PhilSci Archive

Ambiguity is Kinda Good, Sometimes

O'Connor, Cailin (2014) Ambiguity is Kinda Good, Sometimes. [Preprint]

[img] PDF (Published in Philosophy of Science, 2015)
AmbiguityPreprint.pdf - Accepted Version

Download (241kB)

Abstract

Santana (2014) shows that in common interest signaling games when signals are costly and when receivers can observe contextual environmental cues, ambiguous signaling strategies outperform precise ones and can, as a result, evolve. In this note, I show that if one assumes realistic structure on the state space of a common interest signaling game, ambiguous strategies can be explained without appeal to contextual cues. I conclude by arguing that there are multiple types of cases of payoff beneficial ambiguity, some of which are better explained by Santana's models and some of which are better explained by the models presented here.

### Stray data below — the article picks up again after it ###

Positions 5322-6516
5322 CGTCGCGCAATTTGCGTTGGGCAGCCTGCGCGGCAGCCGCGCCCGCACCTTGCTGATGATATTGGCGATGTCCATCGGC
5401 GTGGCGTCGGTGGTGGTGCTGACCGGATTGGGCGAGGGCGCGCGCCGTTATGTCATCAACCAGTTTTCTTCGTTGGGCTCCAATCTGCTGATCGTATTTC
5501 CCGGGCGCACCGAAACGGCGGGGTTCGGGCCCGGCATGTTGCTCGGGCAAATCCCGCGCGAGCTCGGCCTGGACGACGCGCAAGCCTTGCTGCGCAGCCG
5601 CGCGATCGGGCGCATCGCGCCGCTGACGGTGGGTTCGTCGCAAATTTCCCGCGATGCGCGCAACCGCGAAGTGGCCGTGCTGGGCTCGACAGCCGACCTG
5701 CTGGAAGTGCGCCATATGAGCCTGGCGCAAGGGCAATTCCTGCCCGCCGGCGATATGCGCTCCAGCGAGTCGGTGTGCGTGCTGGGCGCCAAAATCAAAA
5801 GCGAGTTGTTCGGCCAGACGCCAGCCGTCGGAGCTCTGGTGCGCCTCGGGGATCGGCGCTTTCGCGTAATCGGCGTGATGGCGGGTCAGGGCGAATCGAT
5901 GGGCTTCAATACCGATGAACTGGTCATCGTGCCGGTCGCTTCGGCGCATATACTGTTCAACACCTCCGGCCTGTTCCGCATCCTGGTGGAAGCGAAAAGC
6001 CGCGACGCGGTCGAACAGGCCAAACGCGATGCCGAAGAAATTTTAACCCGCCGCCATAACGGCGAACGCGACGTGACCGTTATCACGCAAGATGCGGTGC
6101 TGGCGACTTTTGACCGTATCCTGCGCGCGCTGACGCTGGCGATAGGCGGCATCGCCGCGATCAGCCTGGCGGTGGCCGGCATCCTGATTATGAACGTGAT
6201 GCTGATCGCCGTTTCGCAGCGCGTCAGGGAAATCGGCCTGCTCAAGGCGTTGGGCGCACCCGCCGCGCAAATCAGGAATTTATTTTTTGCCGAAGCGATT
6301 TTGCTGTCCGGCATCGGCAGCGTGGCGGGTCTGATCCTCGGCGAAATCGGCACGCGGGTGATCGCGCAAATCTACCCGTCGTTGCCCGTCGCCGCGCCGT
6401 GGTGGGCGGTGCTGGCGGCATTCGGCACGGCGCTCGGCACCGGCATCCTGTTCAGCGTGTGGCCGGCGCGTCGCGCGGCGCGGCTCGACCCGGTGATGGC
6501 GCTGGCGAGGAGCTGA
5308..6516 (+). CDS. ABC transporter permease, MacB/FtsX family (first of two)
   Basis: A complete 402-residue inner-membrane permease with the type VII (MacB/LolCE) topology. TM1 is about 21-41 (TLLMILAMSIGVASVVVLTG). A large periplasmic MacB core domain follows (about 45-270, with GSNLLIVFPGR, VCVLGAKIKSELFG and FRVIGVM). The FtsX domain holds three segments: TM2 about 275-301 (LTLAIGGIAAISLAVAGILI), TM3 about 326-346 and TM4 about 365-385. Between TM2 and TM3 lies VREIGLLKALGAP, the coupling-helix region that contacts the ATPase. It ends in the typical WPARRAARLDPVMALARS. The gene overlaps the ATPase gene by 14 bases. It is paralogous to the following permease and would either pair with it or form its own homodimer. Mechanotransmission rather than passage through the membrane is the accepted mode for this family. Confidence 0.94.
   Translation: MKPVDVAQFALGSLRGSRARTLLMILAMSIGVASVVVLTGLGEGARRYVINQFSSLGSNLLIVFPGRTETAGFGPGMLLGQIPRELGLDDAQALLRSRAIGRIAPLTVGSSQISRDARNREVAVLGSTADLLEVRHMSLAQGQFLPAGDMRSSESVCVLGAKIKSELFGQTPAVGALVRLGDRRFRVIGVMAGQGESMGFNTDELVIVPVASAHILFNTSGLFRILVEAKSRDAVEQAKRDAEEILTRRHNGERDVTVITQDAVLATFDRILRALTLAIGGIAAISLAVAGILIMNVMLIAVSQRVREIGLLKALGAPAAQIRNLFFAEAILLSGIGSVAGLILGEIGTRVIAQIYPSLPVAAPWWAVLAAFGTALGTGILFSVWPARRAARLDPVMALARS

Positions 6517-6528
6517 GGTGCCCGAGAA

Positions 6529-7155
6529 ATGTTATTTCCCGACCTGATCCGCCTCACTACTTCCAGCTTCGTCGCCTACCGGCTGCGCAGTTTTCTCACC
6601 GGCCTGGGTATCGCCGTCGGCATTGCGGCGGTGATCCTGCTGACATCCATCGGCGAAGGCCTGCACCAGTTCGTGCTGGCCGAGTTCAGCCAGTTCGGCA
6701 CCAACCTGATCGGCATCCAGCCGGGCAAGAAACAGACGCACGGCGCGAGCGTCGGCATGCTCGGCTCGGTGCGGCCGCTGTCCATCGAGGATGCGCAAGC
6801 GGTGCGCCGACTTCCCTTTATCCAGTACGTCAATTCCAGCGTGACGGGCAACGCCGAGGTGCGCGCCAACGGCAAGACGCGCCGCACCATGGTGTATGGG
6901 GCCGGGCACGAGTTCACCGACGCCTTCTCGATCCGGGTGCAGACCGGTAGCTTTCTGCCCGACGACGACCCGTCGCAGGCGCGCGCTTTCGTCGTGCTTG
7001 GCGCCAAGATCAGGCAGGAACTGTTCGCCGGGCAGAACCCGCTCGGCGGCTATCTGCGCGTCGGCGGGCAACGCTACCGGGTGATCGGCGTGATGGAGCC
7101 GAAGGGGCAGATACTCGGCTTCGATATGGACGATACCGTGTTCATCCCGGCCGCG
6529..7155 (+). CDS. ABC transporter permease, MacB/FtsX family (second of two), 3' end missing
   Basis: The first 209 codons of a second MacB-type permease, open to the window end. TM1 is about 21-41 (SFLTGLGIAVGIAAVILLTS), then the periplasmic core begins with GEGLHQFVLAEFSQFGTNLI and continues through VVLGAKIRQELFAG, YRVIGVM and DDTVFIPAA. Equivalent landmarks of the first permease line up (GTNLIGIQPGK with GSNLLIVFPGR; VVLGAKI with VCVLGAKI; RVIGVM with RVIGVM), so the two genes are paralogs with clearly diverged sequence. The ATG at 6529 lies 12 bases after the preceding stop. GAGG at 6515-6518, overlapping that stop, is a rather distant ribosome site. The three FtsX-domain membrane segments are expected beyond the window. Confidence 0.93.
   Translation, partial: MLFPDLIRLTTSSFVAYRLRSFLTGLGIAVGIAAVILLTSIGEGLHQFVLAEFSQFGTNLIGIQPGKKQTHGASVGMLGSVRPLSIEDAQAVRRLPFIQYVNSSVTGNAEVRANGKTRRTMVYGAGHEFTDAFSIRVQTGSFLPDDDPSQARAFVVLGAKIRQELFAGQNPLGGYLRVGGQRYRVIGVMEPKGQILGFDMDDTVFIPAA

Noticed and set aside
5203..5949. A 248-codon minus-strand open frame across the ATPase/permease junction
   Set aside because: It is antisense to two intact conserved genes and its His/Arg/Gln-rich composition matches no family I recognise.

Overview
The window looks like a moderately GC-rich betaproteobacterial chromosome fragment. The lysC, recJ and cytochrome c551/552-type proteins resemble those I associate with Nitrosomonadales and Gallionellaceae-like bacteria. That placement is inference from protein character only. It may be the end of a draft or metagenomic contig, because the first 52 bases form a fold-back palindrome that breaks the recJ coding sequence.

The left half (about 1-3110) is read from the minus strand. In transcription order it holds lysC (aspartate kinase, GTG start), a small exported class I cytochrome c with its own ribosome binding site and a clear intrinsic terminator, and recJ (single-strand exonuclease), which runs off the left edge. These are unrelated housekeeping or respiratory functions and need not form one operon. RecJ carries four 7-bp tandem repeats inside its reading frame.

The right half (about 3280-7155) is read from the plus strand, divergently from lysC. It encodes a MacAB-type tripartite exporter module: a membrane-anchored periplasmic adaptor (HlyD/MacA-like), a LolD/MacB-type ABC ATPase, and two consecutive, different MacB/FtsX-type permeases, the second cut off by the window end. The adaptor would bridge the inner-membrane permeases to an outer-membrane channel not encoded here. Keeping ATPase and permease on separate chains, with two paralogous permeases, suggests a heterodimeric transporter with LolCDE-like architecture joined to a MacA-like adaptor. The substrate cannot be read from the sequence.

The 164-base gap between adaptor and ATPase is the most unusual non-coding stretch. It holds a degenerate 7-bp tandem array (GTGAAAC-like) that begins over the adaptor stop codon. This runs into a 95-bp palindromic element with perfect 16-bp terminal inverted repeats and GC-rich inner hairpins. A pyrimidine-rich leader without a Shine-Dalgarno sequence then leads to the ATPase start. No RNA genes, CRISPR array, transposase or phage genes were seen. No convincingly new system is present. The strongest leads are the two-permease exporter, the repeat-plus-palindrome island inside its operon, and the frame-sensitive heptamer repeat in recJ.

Export/Citation: EndNote | BibTeX | Dublin Core | ASCII/Text Citation (Chicago) | HTML Citation | OpenURL
Social Networking:
Share |

Item Type: Preprint
Creators:
CreatorsEmailORCID
O'Connor, Cailincailino@uci.edu
Keywords: evolutionary game theory, decision theory, sim-max game, signaling, ambiguity, language, evolution, evolution of language
Subjects: Specific Sciences > Biology > Evolutionary Theory
Specific Sciences > Economics
Specific Sciences > Psychology/Psychiatry
Depositing User: Dr. Cailin O'Connor
Date Deposited: 12 Apr 2016 22:48
Last Modified: 12 Apr 2016 22:48
Item ID: 12037
Subjects: Specific Sciences > Biology > Evolutionary Theory
Specific Sciences > Economics
Specific Sciences > Psychology/Psychiatry
Date: 2014
URI: http://philsci-archive.pitt.edu/id/eprint/12037

Monthly Views for the past 3 years

Monthly Downloads for the past 3 years

Plum Analytics

Actions (login required)

View Item View Item